After that Herculean task was accomplished, and with my ego stroked into a sated state of quiet content, I felt that lunch was well deserved, so I headed to the press room and found they were serving Mexican food. I loaded up a plate with things like beans, spicy chili, salsa, jalapenos and goopy nacho cheese. All the food line needed was a jar of Colo-Max pills at the end to really complete the thorough lower GI tract cleanse they were trying to encourage of the press corps. After slamming down the lunch and a Coke, I’m readying to leave when I get a call. From Kirsten. “Are you still eating lunch? We need you to come back for a bit of an emergency.”
There is usually nothing like an emergency to cut into upcoming John time, but I duly head back and find out that some crisis has reared its company founding head, and now I need to clear an hour to interview the founder of Lutron and then write a story that basically establishes his LEGACY! Holy crap, no pressure. This guy has only patented like 260 things, been inducted into the Smithsonian and heads the largest lighting company in the world. No problem! Let me just jot down a few notes to establish a quick legacy for him!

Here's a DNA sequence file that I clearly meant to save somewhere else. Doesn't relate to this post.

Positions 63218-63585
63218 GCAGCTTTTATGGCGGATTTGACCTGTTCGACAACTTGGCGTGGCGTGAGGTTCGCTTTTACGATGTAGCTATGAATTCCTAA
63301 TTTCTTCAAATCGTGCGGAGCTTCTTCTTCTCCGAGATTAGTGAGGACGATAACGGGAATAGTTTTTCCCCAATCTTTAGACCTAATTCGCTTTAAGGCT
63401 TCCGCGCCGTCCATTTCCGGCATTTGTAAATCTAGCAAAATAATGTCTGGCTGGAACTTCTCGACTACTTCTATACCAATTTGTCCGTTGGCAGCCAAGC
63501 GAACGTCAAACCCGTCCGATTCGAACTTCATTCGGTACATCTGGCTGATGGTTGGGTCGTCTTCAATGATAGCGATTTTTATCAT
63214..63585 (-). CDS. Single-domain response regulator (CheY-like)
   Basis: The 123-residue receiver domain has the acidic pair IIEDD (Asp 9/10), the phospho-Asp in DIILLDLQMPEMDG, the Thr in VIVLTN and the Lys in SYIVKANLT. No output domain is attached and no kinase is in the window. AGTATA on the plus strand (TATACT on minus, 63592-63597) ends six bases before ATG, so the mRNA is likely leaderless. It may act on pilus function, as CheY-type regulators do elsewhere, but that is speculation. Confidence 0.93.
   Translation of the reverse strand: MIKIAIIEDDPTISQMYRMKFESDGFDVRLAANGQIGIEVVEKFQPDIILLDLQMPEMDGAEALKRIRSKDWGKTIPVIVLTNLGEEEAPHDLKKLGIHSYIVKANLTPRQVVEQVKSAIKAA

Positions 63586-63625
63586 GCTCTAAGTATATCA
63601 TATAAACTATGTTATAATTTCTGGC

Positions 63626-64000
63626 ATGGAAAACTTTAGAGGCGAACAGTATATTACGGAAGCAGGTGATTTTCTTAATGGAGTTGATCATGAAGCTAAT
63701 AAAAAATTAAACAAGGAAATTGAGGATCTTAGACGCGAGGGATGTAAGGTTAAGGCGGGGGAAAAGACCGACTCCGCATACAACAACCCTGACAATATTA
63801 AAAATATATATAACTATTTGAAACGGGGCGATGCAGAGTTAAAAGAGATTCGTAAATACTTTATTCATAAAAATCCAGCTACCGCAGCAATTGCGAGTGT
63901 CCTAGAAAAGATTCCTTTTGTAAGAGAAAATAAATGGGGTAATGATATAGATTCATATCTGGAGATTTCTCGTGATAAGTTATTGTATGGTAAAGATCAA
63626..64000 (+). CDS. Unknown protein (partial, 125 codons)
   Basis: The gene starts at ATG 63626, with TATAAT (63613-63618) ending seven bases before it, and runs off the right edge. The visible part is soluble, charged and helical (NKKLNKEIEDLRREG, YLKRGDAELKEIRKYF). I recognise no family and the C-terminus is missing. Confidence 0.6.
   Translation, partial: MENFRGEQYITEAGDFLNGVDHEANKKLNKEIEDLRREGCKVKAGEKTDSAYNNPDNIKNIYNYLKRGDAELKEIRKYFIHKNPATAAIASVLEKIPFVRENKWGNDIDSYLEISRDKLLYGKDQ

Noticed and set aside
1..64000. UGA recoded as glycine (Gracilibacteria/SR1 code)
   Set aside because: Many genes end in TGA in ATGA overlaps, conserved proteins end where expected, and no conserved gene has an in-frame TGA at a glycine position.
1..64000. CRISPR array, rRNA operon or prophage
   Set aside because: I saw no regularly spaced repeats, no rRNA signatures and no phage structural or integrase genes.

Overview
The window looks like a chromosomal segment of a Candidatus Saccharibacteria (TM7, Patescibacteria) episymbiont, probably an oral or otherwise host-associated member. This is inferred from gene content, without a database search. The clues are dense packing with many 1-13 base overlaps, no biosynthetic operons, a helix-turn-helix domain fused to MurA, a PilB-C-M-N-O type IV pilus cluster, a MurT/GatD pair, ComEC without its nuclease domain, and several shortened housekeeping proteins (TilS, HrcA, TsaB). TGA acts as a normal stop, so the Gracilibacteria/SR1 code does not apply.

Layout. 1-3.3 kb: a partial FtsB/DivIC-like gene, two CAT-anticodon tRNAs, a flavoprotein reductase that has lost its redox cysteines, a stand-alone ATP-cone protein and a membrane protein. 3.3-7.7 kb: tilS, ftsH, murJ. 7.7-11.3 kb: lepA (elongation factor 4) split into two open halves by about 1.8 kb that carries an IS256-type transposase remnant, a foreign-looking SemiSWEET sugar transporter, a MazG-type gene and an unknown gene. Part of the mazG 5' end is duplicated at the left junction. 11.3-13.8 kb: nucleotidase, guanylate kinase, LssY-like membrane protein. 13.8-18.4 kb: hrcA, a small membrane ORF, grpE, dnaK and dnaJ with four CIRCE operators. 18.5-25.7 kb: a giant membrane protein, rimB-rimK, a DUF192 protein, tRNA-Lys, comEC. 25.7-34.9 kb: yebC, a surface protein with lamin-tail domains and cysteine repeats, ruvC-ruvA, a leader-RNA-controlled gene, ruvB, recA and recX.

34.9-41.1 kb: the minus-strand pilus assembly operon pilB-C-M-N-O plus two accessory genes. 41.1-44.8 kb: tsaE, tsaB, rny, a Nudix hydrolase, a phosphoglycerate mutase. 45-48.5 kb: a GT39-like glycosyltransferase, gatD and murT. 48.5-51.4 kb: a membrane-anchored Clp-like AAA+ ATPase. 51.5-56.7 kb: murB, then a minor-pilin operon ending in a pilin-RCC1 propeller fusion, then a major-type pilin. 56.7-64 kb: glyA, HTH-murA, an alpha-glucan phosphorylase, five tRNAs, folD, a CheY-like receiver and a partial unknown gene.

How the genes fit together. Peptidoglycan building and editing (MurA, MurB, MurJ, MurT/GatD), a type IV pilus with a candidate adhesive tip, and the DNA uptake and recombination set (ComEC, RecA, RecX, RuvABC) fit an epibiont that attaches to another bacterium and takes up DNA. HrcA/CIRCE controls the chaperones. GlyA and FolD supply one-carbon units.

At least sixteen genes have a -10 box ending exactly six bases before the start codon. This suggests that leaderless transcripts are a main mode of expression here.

Slightly troubled, apprehensive and a little downtrodden because my afternoon of skipping and frolicking amongst glossy black electronics had just been neck punched, I headed to the Runco press event that was SO far away, I’m not even sure it was actually still even in Atlanta. When I asked the CEDIA helper people how to get to the C Building, there was that brief look of panic someone gets when they realize that they have to deliver some truly horrible and devastating news. “Ummm, yeah. About all of that money of yours that we sunk into that ‘sure thing.’ That was Enron. So. Uh. Yeah. Enron.” Fortunately the 15 minute walk was totally worth it as the Runco demo had the BEST 3D I’ve seen so far at the show. (At this point, I feel like I’m a qualified expert since I believe I have seen all the 3D demos. ALL…OF…THEM!) They have licensed Real-D’s technology and use a passive system that is the closest thing (identical?) to what I’ve experienced in the theater and didn’t make the two hemispheres of my brain feel like they were trying to slowly tear apart, swap places and then wage war on each other.